The Dementia Plague
This is an excellent article, it covers the ground thoroughly. Here is something you can take away from it:
Almost every dementia patient has worried family members huddled in the background, and almost every story about dementia includes a moment when loved ones plead with the doctor for something—any medicine, any intervention, anything—to forestall a relentless process that strips away identity, personality, and ultimately the basic ability to think. Unfortunately, Evelyn Granieri is the wrong person to ask. In 2010 she served on a high-level panel of experts that assessed every possible dementia intervention, from expensive cholinesterase-inhibiting drugs to cognitive exercises like crossword puzzles, for the National Institutes of Health; it found no evidence that any of the interventions could prevent the onslaught of Alzheimer’s. She can—with immense compassion, but equally immense conviction—explain the reality for now and the immediate future: “There really is nothing.” Dementia is a chronic, progressive, terminal disease, she says. “You don’t get better, ever.”
We used to speak of senility – old people just got senile and useless. And nobody worried about it. The family just took care of them. This is still true in rural Costa Rica – the family takes care of its family members who are incapacitated - there are a large number of developmentally-retarded children here (and some adults), and taking care of them is just a normal family duty that people take for granted. In rural Indonesia, the village used to do this too – it took care of its own. If a woman gave birth, a midwife appeared and took care of her – and the whole village helped her to recover.
This is normal human behavior, which has disappeared as we become more obsessed (and identified) with our machines – especially our latest, the Computer.
However, to quote again:
An even more sobering perspective on the problem comes from a small unpublished pilot study that Granieri and her colleagues at Columbia recently undertook. They did a standard cognitive evaluation of every person 70 or older who was admitted to Allen Hospital for any reason—heart problems, pain, diabetes, breathing difficulties. The results stunned them. “In this hospital, of patients 70 years of age or older, 90 percent have cognitive impairment of some kind, which is much higher than we anticipated,” she says.
Not only is dementia distressingly widespread, but the complex overlap of symptoms and possible causes makes addressing the problem broader and trickier than just treating Alzheimer’s. The emerging reality, which has become increasingly apparent with better brain imaging, is that the majority of cases among the elderly are so-called “mixed dementias”; the cognitive impairment is due to a combination of vascular problems, such as mini-strokes in discrete parts of the brain, and the more classic Alzheimer’s pattern of amyloid plaques. Large-scale international studies in the past three years have shown, according to a recent scientific summary, that dementias caused by blood-vessel lesions in the brain, including vascular dementia and mixed dementia, “together comprise the most common forms of dementia at autopsy in community-based studies.”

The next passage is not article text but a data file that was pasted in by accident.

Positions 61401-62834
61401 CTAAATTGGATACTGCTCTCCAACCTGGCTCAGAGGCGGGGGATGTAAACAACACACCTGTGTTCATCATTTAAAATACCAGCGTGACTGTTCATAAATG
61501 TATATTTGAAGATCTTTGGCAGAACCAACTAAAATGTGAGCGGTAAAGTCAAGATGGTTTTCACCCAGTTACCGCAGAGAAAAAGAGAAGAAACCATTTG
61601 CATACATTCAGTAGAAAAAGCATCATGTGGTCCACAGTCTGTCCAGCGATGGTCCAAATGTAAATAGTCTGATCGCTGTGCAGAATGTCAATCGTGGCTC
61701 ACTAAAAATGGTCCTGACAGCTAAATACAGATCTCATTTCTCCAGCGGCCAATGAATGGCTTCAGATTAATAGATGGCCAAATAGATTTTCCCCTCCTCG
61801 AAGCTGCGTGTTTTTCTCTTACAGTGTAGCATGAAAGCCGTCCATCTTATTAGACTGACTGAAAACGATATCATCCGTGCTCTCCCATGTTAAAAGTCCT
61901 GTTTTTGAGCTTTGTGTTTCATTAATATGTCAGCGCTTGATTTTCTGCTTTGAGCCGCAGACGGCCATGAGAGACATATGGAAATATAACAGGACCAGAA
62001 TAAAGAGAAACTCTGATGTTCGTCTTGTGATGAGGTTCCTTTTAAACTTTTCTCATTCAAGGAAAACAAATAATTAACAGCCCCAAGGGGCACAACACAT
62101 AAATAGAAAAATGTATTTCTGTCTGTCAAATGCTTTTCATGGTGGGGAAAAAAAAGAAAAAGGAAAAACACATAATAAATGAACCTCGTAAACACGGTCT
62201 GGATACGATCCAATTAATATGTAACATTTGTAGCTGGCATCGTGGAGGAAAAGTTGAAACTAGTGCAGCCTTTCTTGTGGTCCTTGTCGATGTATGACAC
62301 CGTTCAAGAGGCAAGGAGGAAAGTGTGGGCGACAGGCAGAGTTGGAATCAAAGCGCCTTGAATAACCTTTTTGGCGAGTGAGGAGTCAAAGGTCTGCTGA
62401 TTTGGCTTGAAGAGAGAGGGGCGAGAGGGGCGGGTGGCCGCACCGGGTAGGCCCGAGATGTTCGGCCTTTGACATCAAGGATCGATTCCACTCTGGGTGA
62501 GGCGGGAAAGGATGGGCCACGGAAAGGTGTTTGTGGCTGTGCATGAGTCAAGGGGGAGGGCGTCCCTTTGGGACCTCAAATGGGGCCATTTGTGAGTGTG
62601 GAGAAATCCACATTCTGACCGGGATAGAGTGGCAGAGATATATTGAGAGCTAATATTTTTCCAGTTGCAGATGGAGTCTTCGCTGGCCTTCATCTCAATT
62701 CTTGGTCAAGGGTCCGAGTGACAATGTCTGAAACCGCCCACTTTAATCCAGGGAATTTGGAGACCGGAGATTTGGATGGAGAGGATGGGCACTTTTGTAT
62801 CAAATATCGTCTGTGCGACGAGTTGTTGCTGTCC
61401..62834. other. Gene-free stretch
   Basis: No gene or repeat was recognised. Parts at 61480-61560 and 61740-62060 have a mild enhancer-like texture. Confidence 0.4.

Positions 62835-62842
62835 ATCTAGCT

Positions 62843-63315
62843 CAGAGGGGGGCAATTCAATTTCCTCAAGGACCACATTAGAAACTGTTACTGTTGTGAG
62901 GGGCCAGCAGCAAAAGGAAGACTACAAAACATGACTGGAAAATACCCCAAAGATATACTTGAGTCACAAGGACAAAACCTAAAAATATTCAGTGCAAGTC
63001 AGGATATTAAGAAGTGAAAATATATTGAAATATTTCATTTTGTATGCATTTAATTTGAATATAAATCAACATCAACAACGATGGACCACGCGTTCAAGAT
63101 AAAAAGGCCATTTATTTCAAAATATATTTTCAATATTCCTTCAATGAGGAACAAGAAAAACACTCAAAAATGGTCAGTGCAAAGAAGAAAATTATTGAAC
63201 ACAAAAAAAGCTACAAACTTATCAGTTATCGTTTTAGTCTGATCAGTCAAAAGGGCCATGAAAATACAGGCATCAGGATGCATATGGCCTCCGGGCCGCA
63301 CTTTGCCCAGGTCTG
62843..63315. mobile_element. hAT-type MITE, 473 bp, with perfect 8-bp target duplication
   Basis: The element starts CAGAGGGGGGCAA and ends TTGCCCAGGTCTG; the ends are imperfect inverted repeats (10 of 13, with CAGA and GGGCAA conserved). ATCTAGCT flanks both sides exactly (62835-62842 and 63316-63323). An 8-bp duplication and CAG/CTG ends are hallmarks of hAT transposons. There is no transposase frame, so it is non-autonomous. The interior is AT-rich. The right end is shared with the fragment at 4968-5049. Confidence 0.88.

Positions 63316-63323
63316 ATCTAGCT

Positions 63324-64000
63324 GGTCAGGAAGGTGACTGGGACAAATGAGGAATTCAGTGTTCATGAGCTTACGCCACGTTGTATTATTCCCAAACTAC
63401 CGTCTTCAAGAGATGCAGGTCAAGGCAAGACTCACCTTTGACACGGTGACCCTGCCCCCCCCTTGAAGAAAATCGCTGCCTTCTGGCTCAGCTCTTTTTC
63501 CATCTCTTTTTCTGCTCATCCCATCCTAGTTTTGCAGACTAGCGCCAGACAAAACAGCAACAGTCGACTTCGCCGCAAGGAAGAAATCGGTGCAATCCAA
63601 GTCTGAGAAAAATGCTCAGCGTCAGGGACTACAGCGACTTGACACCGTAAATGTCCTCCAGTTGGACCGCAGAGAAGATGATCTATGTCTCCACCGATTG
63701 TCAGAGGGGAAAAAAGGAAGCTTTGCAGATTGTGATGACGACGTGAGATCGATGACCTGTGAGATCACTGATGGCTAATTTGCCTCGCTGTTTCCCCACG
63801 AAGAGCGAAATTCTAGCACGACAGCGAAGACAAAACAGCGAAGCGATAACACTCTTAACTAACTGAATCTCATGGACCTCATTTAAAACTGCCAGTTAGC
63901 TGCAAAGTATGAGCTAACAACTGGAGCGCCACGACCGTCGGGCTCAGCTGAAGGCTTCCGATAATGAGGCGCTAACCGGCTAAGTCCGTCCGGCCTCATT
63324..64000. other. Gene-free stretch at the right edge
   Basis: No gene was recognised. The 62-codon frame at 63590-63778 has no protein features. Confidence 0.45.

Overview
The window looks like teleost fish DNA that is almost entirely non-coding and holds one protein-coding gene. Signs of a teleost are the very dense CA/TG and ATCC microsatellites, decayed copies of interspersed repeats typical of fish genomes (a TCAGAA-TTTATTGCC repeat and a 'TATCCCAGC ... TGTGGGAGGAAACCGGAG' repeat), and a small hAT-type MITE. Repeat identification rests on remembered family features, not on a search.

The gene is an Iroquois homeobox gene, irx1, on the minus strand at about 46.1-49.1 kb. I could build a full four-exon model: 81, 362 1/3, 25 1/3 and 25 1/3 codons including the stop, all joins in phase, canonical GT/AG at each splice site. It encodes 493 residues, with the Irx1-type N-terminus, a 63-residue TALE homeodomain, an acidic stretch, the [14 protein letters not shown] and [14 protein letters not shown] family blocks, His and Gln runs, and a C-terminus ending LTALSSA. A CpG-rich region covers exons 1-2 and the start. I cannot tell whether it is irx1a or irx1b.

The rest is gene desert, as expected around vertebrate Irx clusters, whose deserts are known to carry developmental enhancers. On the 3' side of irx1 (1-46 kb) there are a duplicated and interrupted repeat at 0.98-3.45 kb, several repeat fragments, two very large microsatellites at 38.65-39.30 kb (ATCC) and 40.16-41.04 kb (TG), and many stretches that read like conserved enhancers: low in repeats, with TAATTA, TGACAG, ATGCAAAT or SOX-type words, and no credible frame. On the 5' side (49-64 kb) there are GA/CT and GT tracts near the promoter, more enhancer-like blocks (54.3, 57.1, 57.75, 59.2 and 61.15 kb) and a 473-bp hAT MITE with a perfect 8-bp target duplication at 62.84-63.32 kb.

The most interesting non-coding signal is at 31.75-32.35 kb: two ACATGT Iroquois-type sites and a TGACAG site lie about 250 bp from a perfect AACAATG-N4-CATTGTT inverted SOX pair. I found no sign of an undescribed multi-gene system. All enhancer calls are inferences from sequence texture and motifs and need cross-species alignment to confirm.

In developing countries the situation is far worse. What medical services they do provide are oriented to acute, short-term problems (broken bones,for example) not chronic long-terms problems (such as cancer). Dementia is something they never considered – mainly because people didn’t live that long.
At this point, I must refer to another article in the same issue of the MIT Technology Review – which I have also written about Why We Can’t Solve Big Problems. The dementia problem is a big problem, tens of billions have already been spent – with nothing to show for it. Just like the Cancer problem, which we also threw lots of money at – with few results, except to recognize that the problem is much larger than can deal with – and we will just have to live with it.
There is a solution to all problems of this kind – chronic wasting diseases that cannot be cured (such as terminal cancer). And it is simple – to allow people to decide, in advance, that they want their life terminated when they become incapacitated. The mechanism for doing this would have enabled by legislation – as it has been done already in several states.
On the national level, however this cannot be done. People react with horror to the very idea of giving the terminally ill control over ending their lives.
Why this is so, I have no idea. But I suspect it is part of a much larger decision to deny people the right to live independent lives. The really Big Problem now facing us.
Just after posting this, I saw this in the NY Times - For Alzheimer’s, Detection Advances Outpace Treatment Options.